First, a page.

Tag Archive for: Employee retention

Anke Stein Mitarbeitermotivation Mitarbeiterbindung

You may have accepted my invitation from the September blog and reflected on how often you communicate with your employees and, above all, on what basis these conversations take place. Have you asked about and exchanged mutual wishes, needs and expectations? And what was the result of your reflection?

Perhaps you’ve also wondered where my recommendation for conversations of this kind comes from? To answer this question, let’s turn to an insight by German neurobiologist Gerald Hüther. He has explored the question of how we should ideally deal with goals and their respective meaning for employees, what effect this has on motivation and thereby, ultimately on employee retention, too.

Gerald Hüther has coined a “growth and relatedness” model. He assumes that goals provide orientation and can thus serve to motivate. These goals should be set interactively in a discussion between the manager and the employee. Of course, they should be based on the goals of the department and company and should be designed in a meaningful way. Why meaningful? Because, according to Gerald Hüther, motivation arises from the relationship to the goal.

This relationship to the goal must be experienced by the employee as meaningful and include a personal growth perspective in the sense of a development perspective. Of course, only the respective employee will be able to tell whether a certain goal seems meaningful to them and truly worth striving for.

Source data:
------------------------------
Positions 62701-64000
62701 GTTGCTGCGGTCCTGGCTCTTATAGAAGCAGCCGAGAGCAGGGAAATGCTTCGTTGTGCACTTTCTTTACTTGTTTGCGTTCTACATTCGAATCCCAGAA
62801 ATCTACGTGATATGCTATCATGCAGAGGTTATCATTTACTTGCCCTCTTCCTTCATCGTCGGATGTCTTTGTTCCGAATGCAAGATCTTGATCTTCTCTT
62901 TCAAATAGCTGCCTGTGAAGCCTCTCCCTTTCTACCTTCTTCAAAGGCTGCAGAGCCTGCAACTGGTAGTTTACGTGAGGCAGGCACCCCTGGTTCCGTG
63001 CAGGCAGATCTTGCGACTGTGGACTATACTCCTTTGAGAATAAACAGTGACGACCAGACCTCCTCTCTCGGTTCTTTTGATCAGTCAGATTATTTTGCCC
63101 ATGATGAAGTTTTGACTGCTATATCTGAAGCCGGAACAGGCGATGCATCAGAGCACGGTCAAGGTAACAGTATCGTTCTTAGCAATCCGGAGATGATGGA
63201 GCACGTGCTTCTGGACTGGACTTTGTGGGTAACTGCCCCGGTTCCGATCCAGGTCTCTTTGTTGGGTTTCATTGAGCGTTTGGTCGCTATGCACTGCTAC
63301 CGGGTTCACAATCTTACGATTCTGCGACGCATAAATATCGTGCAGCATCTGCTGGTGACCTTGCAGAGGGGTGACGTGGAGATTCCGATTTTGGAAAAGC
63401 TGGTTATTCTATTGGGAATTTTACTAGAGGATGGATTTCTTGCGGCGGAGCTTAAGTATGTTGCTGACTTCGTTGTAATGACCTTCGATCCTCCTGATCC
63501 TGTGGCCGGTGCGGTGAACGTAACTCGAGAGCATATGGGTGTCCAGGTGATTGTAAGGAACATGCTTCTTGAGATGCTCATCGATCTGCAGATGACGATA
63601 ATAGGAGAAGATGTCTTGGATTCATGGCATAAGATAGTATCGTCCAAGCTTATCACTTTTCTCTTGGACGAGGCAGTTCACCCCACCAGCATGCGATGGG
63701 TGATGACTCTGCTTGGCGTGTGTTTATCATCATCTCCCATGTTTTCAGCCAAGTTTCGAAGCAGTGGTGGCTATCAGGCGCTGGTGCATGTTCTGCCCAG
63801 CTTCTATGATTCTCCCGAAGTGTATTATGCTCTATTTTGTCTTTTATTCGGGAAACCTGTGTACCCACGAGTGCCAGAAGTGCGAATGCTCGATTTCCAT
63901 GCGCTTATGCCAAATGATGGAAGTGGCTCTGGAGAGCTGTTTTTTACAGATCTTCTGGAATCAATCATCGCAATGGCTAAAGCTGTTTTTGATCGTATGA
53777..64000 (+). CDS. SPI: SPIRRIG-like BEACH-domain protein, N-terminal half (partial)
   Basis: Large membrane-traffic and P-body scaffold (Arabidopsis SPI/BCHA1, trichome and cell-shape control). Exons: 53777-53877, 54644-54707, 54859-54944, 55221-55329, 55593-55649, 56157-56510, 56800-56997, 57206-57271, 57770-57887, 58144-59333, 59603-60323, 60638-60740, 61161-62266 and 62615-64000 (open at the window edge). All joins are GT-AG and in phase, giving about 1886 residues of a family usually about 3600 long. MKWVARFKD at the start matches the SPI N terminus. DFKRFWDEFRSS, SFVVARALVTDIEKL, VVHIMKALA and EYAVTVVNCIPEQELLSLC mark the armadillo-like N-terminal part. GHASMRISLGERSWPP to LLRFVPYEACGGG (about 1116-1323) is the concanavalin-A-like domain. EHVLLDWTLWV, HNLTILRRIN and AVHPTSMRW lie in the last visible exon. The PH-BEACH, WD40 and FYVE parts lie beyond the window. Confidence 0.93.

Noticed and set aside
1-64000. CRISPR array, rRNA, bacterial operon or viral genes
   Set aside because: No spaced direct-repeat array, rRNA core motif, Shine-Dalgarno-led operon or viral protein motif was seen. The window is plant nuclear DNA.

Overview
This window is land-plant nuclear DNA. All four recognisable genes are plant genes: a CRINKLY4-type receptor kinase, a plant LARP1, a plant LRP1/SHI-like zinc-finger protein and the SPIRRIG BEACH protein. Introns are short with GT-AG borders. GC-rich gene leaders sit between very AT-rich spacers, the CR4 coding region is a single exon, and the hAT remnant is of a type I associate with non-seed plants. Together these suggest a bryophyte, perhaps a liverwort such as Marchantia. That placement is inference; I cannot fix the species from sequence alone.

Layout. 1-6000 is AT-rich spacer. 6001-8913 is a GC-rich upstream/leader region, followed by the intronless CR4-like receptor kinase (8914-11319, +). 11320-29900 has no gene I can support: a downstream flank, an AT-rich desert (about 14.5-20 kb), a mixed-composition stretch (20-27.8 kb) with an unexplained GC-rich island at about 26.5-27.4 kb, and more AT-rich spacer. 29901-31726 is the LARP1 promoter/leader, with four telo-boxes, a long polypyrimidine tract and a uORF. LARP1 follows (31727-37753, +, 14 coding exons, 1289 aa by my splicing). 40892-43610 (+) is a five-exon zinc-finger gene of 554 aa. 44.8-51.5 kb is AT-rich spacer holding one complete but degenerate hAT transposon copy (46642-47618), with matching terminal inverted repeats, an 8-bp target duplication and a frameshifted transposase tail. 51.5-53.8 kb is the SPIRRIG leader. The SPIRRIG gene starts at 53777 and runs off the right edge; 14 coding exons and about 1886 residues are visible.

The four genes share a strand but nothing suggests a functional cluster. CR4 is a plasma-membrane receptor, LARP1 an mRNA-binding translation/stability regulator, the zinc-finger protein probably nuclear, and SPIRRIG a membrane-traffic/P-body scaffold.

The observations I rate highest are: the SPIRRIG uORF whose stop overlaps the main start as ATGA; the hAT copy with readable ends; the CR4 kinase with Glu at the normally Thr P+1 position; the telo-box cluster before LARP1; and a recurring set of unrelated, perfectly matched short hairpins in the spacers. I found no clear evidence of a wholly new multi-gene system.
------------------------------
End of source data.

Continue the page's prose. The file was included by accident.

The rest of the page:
This is the reason why appreciative, emphatic and authentic communication is needed; and this requires trusting framework conditions. 

In such a conversation, it is precisely the questions that exceed the factual that lead to success. Questions about individual needs, values and priorities. If these are explored together, goals can be set. If they are defined and set together, they can give rise to passion and motivation.

According to Gerald Hüther, another crucially important aspect is relatedness. In this context, relatedness means belonging and connection. Employees need to feel related to a group, such as a team, or to a specific person. Ideally, this is the manager. The Gallup study I reported on in the August blog found that it is the connection to the leader that has the power to create employee loyalty – or, as the case may be, not create it.

You may object that you conduct those types of conversations on a regular basis and that your employees often don’t even know or can’t describe what exactly they want or what elements and aspects would create meaning – and thereby motivation – for them.